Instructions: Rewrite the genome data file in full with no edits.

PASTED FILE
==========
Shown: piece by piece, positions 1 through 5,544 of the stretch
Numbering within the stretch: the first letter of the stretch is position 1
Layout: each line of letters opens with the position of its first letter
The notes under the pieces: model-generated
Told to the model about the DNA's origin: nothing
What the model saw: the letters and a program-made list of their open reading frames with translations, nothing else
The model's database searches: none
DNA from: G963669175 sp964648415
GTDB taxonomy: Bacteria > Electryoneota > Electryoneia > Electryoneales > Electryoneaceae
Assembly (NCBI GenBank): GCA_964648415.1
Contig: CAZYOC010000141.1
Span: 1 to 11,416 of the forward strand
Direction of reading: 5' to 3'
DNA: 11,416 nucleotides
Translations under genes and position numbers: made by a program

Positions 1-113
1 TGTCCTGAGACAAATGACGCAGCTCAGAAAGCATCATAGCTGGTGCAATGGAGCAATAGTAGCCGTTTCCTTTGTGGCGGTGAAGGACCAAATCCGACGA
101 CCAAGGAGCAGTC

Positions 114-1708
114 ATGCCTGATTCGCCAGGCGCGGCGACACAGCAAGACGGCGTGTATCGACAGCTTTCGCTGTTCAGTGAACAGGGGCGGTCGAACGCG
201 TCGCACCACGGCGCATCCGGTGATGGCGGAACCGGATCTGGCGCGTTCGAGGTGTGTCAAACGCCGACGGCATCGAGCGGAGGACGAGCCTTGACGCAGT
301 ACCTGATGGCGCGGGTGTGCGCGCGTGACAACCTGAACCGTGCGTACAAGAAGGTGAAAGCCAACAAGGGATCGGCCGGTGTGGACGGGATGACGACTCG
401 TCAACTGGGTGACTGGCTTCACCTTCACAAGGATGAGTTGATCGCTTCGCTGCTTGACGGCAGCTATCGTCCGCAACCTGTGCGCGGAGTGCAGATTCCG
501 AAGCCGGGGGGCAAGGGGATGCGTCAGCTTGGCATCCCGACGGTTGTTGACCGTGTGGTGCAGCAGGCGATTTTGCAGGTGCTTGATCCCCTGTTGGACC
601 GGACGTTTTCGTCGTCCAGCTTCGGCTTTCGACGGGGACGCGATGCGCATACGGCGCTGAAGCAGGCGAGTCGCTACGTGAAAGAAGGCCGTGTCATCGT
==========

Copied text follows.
Shown: piece by piece, positions 1 through 5,544 of the stretch
Numbering within the stretch: the first letter of the stretch is position 1
Layout: each line of letters opens with the position of its first letter
The notes under the pieces: model-generated
Told to the model about the DNA's origin: nothing
What the model saw: the letters and a program-made list of their open reading frames with translations, nothing else
The model's database searches: none
DNA from: G963669175 sp964648415
GTDB taxonomy: Bacteria > Electryoneota > Electryoneia > Electryoneales > Electryoneaceae
Assembly (NCBI GenBank): GCA_964648415.1
Contig: CAZYOC010000141.1
Span: 1 to 11,416 of the forward strand
Direction of reading: 5' to 3'
DNA: 11,416 nucleotides
Translations under genes and position numbers: made by a program

Positions 1-113
1 TGTCCTGAGACAAATGACGCAGCTCAGAAAGCATCATAGCTGGTGCAATGGAGCAATAGTAGCCGTTTCCTTTGTGGCGGTGAAGGACCAAATCCGACGA
101 CCAAGGAGCAGTC

Positions 114-1708
114 ATGCCTGATTCGCCAGGCGCGGCGACACAGCAAGACGGCGTGTATCGACAGCTTTCGCTGTTCAGTGAACAGGGGCGGTCGAACGCG
201 TCGCACCACGGCGCATCCGGTGATGGCGGAACCGGATCTGGCGCGTTCGAGGTGTGTCAAACGCCGACGGCATCGAGCGGAGGACGAGCCTTGACGCAGT
301 ACCTGATGGCGCGGGTGTGCGCGCGTGACAACCTGAACCGTGCGTACAAGAAGGTGAAAGCCAACAAGGGATCGGCCGGTGTGGACGGGATGACGACTCG
401 TCAACTGGGTGACTGGCTTCACCTTCACAAGGATGAGTTGATCGCTTCGCTGCTTGACGGCAGCTATCGTCCGCAACCTGTGCGCGGAGTGCAGATTCCG
501 AAGCCGGGGGGCAAGGGGATGCGTCAGCTTGGCATCCCGACGGTTGTTGACCGTGTGGTGCAGCAGGCGATTTTGCAGGTGCTTGATCCCCTGTTGGACC
601 GGACGTTTTCGTCGTCCAGCTTCGGCTTTCGACGGGGACGCGATGCGCATACGGCGCTGAAGCAGGCGAGTCGCTACGTGAAAGAAGGCCGTGTCATCGT